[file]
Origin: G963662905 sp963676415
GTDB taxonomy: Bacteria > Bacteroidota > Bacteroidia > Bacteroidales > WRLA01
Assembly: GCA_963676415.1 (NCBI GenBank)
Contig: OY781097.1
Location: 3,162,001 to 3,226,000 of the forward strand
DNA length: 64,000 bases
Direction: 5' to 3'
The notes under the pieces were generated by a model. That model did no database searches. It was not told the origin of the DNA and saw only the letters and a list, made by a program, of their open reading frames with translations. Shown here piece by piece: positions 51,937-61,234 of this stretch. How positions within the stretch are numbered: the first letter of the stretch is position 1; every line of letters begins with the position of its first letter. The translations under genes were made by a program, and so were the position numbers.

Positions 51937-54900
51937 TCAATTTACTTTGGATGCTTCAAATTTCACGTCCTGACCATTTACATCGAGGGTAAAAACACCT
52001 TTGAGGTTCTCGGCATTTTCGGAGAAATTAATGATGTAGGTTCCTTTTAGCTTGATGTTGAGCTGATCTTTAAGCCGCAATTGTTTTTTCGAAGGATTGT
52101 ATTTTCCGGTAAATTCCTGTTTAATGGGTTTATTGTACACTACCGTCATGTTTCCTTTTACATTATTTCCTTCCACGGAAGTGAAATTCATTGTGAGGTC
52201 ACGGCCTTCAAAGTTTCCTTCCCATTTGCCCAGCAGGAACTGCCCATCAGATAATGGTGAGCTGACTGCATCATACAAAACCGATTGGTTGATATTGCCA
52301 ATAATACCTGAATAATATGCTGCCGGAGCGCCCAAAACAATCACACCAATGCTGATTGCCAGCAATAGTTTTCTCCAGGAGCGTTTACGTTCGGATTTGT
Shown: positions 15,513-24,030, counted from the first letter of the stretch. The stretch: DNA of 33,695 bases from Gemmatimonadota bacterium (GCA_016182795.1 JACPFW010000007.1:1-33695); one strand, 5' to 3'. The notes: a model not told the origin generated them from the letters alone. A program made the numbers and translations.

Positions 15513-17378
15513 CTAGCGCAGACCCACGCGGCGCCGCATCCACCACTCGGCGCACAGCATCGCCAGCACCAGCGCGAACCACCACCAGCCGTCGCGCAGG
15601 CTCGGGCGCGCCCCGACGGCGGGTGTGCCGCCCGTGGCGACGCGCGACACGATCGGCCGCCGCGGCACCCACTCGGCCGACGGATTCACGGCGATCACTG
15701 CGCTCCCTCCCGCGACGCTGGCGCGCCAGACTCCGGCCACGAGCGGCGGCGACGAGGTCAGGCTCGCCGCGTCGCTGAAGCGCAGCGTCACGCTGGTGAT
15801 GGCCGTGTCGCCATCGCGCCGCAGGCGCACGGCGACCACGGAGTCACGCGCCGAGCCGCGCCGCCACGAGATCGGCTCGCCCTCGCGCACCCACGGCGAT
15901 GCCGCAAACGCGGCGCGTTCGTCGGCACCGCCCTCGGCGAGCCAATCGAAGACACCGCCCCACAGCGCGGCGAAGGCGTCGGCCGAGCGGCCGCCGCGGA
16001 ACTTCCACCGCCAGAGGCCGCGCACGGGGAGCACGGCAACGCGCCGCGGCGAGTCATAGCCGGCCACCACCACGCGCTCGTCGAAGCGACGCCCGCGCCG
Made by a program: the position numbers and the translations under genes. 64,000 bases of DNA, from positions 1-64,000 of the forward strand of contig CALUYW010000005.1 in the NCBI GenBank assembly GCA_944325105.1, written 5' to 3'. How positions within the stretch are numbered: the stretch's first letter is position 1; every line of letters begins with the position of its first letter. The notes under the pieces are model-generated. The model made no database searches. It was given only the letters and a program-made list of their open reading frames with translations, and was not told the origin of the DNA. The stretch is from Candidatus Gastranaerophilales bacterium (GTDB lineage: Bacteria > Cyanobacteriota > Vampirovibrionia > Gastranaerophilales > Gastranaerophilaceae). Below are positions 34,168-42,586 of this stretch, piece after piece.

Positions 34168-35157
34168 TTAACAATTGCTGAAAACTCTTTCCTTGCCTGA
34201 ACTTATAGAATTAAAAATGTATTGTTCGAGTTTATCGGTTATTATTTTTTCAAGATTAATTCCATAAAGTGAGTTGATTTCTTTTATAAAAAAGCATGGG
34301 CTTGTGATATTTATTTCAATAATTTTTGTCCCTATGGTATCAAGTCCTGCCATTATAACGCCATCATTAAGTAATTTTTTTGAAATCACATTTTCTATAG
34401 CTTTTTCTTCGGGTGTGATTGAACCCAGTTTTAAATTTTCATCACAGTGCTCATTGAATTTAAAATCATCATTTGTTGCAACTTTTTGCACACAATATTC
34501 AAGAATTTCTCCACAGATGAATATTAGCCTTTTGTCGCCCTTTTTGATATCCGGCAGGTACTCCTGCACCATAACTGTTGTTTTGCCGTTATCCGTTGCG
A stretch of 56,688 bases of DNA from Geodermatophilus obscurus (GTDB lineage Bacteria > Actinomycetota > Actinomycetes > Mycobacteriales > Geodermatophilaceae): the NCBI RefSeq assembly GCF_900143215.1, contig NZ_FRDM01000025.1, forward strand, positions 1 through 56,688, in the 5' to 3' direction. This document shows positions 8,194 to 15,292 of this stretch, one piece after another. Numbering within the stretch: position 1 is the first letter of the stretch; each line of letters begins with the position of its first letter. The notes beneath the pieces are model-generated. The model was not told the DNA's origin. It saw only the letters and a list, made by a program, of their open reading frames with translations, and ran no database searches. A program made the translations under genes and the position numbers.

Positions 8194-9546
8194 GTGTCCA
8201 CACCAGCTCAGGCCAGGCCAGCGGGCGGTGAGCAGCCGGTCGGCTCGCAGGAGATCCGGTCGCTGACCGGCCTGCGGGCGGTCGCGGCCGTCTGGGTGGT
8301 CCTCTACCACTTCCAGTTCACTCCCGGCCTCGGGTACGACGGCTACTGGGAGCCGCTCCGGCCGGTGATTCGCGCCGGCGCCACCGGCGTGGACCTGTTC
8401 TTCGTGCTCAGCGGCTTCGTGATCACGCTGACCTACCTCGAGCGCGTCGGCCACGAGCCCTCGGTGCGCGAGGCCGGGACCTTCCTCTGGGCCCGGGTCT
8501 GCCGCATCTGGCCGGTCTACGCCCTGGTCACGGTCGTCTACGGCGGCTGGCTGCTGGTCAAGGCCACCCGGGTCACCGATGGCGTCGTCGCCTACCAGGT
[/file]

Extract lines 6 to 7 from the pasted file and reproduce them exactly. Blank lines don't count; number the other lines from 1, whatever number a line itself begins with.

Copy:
DNA length: 64,000 bases
Direction: 5' to 3'